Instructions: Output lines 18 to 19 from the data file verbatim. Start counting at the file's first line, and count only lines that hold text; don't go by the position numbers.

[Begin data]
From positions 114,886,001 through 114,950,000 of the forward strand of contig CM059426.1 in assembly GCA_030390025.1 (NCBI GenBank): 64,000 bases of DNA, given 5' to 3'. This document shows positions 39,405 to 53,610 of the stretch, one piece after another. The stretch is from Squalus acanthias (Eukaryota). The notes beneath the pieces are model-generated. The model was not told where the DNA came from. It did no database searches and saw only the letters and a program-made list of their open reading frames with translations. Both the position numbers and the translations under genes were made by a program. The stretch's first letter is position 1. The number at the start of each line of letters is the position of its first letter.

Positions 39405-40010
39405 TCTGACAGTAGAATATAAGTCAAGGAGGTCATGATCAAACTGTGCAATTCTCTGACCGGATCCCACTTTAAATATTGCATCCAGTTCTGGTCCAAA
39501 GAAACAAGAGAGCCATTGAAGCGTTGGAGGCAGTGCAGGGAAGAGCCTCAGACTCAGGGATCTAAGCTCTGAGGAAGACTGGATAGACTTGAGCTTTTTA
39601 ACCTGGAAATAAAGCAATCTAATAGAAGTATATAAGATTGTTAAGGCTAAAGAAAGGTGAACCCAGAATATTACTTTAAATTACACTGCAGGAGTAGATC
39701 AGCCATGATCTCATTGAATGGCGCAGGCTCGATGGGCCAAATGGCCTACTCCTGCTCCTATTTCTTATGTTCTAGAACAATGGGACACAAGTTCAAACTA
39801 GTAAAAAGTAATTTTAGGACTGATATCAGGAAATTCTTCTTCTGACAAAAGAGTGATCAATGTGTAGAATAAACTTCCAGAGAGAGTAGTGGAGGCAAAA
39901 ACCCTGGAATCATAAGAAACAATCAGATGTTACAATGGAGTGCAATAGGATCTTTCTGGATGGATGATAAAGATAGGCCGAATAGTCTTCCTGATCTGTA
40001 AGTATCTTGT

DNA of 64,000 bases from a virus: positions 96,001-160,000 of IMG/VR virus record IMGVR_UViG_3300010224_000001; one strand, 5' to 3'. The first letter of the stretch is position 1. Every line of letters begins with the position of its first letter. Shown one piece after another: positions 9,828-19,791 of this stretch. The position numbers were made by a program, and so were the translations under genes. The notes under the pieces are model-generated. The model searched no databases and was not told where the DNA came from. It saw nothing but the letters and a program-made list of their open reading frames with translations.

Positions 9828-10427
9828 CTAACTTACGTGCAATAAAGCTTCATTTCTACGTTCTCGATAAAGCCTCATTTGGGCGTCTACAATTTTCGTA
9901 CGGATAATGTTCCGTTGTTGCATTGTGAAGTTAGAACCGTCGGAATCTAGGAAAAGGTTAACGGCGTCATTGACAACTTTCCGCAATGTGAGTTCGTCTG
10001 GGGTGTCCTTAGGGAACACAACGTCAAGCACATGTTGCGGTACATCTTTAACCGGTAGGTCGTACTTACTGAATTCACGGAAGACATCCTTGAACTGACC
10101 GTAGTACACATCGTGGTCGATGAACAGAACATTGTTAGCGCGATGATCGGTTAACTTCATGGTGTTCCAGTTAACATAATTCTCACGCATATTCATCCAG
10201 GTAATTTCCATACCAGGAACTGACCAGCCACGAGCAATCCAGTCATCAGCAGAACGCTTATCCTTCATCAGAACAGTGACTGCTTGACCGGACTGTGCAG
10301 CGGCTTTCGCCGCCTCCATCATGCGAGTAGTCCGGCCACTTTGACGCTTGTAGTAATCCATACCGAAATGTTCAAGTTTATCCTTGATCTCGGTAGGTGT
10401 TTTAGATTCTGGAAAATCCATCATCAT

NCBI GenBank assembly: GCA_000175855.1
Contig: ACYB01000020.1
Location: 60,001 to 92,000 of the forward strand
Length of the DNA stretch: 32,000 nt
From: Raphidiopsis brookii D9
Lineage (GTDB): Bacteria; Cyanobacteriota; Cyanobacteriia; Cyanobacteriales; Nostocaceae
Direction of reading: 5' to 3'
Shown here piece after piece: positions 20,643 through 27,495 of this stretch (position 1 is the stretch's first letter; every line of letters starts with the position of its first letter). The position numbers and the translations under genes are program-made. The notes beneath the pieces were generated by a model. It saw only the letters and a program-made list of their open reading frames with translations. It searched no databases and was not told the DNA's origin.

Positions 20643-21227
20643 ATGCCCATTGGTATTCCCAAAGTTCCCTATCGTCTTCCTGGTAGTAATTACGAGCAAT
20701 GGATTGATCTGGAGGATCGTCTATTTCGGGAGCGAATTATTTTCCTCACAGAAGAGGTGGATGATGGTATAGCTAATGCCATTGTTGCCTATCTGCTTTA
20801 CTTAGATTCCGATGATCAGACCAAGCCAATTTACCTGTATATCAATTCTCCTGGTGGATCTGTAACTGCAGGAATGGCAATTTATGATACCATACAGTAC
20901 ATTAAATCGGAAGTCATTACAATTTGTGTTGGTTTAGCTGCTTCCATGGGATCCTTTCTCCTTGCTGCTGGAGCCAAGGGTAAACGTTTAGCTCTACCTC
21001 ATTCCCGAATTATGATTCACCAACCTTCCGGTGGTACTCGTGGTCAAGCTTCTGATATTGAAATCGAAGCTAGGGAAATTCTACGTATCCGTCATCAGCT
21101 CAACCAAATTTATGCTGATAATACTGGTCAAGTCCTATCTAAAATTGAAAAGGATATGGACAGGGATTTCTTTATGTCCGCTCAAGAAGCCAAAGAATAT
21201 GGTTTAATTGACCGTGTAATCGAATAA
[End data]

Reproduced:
10401 TTTAGATTCTGGAAAATCCATCATCAT

NCBI GenBank assembly: GCA_000175855.1